Is dietary potassium ‘missing link’ for headshaking? Study intends to find out…

A veterinary student has received funding to investigate whether dietary potassium levels could be the “missing link” in solving the root cause of headshaking.

Emily Westwood, who is studying at the Royal (Dick) School, has been awarded a bursary by World Horse Welfare to conduct a soil analysis comparing stable yards where there are headshakers to establishments without any cases.

An “extremely promising” preliminary study conducted last year revealed 70% of fields where there were headshakers had high or very high potassium levels.

Potassium is an electrolyte central to cellular and electrical function, forming part of the sodium-potassium pump that transmits nerve impulses.

Emily’s theory is that the more potassium there is in a cell, the more positively charged the cell will be, so it is more likely to react.

“In some horses there may be a misregulation that makes them susceptible to problems when there are high potassium levels in the diet,” she said.

Emily was prompted to analyse soil samples after her own horse started headshaking following a yard move from Lancashire to Cheshire and speculated that high potassium levels could be behind the debilitating condition.

“Once I moved my horse again, the problem stopped,” she said. “Potassium levels in Cheshire were double what they are here.”

Continued below…


Headshaking: causes and management

Headshaking has previously been incorrectly described as bad behaviour, but it’s actually a very distressing medical condition, as H&H explains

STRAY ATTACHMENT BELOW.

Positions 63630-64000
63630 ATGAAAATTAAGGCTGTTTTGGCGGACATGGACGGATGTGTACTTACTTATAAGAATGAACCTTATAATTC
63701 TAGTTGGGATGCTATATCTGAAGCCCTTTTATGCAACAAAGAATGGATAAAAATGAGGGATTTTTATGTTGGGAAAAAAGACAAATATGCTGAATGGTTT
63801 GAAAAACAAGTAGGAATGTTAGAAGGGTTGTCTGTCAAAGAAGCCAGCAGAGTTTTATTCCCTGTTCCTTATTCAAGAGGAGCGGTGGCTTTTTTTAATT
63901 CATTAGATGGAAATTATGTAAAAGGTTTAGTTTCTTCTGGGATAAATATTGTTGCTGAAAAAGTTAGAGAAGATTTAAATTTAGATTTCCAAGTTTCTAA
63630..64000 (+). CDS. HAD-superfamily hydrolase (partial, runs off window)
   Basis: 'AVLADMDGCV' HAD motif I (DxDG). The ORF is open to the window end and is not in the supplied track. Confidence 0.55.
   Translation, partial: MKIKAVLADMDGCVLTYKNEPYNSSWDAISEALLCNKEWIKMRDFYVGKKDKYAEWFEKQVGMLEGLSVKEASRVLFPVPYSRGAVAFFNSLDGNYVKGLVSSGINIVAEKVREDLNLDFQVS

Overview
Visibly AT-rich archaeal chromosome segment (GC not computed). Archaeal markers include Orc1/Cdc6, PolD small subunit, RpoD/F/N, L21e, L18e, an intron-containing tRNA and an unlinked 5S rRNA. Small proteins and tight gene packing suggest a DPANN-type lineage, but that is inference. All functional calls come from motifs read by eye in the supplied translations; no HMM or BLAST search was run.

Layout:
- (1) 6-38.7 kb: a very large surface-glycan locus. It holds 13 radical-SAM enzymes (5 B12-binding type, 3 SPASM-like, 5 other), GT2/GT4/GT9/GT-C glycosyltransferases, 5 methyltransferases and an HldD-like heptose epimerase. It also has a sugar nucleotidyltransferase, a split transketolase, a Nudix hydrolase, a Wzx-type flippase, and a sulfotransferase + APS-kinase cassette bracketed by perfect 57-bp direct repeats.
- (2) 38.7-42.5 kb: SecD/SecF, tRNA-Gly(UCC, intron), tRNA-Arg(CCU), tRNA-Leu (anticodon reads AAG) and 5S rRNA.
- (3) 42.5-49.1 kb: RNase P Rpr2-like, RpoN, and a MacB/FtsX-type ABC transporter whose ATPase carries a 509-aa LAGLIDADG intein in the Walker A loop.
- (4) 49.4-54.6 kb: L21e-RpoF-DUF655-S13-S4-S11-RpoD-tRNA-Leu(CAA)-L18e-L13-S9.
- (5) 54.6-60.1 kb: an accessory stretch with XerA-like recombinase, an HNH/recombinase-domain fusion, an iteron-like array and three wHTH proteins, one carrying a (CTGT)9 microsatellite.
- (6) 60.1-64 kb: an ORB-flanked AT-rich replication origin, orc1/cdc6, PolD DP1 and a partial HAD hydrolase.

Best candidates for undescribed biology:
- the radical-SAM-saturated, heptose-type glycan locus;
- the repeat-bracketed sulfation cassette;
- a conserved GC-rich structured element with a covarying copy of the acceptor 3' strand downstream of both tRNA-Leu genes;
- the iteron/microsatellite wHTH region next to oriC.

Headshakers are thought to suffer from an as-yet unidentified pathology which causes stimuli such as pollen, rain, wind, bright sunlight or ridden work to provoke the characteristic vertical head-tossing.

While milder cases can be managed, some severely affected horses have to be put to sleep as the nerve pain in their faces can seriously impair their quality of life or make them dangerous to ride and handle.

Emily said that while vets are able to analyse the levels of potassium within the blood, they are not able to establish the levels within the cells — which carry a much higher concentration.

“Given the fact that there is 140mmol/l of potassium inside a cell, compared to only 4mmol/l outside (extracellular), we are only seeing the tip of the iceberg when we are blood-testing,” Emily said.

“It is near-impossible to test for intracellular potassium levels, however if we find that the soil these horses are grazed on, or the haylage cut from this pasture has excessive levels of potassium in comparison to pasture which hasn’t been fertilised etc, it may be possible to suggest that it is in fact the horses diet that may be contributing to this condition.

“Hopefully cutting the amount of potassium in the diet may prove enough to significantly reduce symptoms.”

Insulin and adrenalin are substances that can cause more potassium to be drawn into cells, and Emily believes modern management may be contributing to the increase in headshaking cases.

“We have fatter horses now [causing higher levels of insulin],” she said.

“The affect of adrenalin on potassium uptake might also explain why some horses only start to display headshaking symptoms 10 or 15 mins after they start work.”

Emily said the study would be taking place over the next 18 months, and she hopes the results will reinforce her preliminary findings.

“I am extremely excited about this study as research into the cases of idiopathic headshaking is extremely limited and I feel that any investigation into an explanation of this upsetting and frustrating condition is very much needed,” she said.

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